Sunday, January 25, 2015

Danger Garden

In the summer of 2014 I was able to visit Danger Garden - aptly named as I was soon to find out. But I was entranced by the array of succulents and mostly xeriscape plantings that turned this home landscape into an eclectic oasis of sharp beauty! Loree Bohl's plant collection and plant knowledge is vast and is a fascinating example of design using a wide variety of foliage color, cool containers, and campy humor. She expertly exploits the use of color echo and grouping to create little vignettes of interest throughout the garden. Enjoy this little visit to Danger Garden! 

Tuesday, January 20, 2015

Grief Is A River

Grief is a river that now wanders through my life. Flowing from a white-capped mountain’s loss it can seem a gentle stream that belies swift currents building as the river takes its form.

Grief is a river fed from the streams of memories that lay hidden beneath the surface, feeding into the flow at its appointed time. Sometimes a trickle of laughter-filled reflections or at times a torrent of tender tears rush to fill that river that winds its way through my days and nights.
Grief is a river whose eddies hold moments both fearsome and restful, waterfalls of emotions, meandering miles of reflection.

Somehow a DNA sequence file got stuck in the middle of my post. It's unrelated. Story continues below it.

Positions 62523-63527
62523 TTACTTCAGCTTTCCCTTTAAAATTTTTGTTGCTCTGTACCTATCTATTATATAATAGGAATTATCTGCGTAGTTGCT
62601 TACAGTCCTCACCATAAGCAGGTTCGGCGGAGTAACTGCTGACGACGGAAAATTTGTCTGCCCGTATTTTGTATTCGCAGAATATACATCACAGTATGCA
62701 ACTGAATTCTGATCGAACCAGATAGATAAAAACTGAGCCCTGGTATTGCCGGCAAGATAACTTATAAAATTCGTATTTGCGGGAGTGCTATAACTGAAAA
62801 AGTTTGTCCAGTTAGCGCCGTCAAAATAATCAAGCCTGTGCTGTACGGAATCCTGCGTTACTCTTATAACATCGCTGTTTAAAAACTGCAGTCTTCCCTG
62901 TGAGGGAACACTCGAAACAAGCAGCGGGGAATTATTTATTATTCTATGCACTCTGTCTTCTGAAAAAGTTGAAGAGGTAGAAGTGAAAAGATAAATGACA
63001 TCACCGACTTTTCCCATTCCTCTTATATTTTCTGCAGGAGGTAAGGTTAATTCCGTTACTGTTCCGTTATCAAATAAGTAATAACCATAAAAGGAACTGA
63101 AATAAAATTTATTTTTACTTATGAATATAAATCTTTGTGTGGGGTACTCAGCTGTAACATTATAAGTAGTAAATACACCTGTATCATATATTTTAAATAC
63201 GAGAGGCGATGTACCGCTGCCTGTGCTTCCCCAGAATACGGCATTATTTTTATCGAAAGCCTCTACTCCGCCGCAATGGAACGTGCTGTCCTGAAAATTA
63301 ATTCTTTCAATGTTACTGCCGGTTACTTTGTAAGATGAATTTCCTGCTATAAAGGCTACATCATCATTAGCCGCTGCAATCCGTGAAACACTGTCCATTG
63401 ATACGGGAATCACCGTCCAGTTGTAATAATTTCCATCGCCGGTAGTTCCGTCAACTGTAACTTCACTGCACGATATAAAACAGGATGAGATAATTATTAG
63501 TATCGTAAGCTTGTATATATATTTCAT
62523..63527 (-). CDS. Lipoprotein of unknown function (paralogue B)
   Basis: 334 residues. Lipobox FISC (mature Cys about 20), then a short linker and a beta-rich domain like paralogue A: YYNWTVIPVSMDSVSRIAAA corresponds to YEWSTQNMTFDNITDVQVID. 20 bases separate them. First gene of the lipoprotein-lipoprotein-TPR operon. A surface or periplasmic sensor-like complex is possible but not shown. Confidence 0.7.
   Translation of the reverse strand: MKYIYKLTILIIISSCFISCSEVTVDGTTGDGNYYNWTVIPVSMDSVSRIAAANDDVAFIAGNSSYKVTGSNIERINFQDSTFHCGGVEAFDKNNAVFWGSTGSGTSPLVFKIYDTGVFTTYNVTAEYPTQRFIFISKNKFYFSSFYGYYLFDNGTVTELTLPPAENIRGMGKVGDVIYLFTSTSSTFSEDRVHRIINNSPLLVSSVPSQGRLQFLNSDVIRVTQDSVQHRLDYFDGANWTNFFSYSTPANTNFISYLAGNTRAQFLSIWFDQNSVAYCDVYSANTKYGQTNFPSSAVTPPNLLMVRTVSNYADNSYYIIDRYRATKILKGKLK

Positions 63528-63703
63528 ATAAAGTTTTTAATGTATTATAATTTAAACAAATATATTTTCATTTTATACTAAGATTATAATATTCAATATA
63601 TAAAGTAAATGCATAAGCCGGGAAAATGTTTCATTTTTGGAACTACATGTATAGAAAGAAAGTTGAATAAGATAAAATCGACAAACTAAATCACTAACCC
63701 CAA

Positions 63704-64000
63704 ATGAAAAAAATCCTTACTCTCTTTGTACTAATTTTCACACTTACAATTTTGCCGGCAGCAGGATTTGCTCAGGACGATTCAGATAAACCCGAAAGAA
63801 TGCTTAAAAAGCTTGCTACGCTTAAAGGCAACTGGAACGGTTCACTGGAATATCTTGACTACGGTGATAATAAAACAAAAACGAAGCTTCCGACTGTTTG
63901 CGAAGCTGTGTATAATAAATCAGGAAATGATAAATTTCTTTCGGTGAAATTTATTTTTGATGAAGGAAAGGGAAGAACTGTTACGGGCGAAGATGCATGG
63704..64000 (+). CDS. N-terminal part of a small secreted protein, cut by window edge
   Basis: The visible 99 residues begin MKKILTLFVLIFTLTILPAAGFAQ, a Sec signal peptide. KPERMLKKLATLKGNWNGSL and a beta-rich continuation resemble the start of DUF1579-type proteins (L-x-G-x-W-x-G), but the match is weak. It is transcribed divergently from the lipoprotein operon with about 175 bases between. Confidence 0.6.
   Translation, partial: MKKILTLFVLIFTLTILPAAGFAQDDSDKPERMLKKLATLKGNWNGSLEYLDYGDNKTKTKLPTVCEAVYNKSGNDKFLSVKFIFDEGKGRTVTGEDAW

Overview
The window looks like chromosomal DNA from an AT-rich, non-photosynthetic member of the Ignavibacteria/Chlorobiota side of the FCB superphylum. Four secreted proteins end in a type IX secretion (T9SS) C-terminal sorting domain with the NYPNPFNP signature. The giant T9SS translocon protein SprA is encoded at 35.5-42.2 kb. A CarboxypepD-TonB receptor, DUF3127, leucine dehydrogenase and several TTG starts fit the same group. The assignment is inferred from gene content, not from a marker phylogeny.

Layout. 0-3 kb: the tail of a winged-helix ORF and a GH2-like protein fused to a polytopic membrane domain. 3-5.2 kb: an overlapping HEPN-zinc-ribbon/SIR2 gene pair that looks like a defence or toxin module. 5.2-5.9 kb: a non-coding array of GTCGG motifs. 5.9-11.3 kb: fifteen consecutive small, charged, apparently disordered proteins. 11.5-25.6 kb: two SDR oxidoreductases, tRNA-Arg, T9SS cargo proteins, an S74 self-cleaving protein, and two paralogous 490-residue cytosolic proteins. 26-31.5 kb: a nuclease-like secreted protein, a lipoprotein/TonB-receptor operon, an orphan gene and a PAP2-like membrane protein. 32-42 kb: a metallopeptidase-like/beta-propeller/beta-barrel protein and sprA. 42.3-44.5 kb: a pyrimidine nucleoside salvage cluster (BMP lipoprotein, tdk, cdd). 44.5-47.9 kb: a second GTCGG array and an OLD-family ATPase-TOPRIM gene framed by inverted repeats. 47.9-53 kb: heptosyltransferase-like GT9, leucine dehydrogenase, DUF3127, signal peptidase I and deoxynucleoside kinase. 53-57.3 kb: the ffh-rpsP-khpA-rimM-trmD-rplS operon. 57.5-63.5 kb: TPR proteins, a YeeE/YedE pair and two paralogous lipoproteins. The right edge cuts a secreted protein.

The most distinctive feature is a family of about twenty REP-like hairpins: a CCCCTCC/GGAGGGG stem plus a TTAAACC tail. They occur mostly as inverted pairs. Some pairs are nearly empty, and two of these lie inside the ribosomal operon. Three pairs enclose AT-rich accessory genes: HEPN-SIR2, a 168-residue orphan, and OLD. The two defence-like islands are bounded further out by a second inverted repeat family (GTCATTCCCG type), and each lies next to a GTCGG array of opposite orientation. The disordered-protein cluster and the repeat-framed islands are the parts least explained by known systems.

Grief is a river that needs to flow. Holding the river back, I can create what seems a peaceful respite.  Then a storm rages, the banks overflow, and grief pours uncontrollably through unguarded recesses of my heart.  Grief is a river that needs to flow – to tumble and purify over the rocky places; to seep into dry, barren places where love was forgotten, where forgiveness is needed; sediment memories transforming to silt as the river moves its way down to the estuary.


Grief, though fed with ever-pouring tributaries of life’s history, is a river that has its destination. The river heads relentlessly toward release.

Grief is a river that marks and maps my life yet in its movement renews and changes the landscape of my heart.

Grief is a river that needs to flow.

 In memory of Ann Hutchison Peake

Monday, December 1, 2014

There and I'm Going Back Again - A New Zealand Adventure

"Mom, I think I might do a study abroad this fall."
It was spring in Tennessee and my 22 year old son Zach was home from college when he tickled my ear with his latest adventure idea.
Me: Oh that sounds like fun. Where do you want to go?
Zach: New Zealand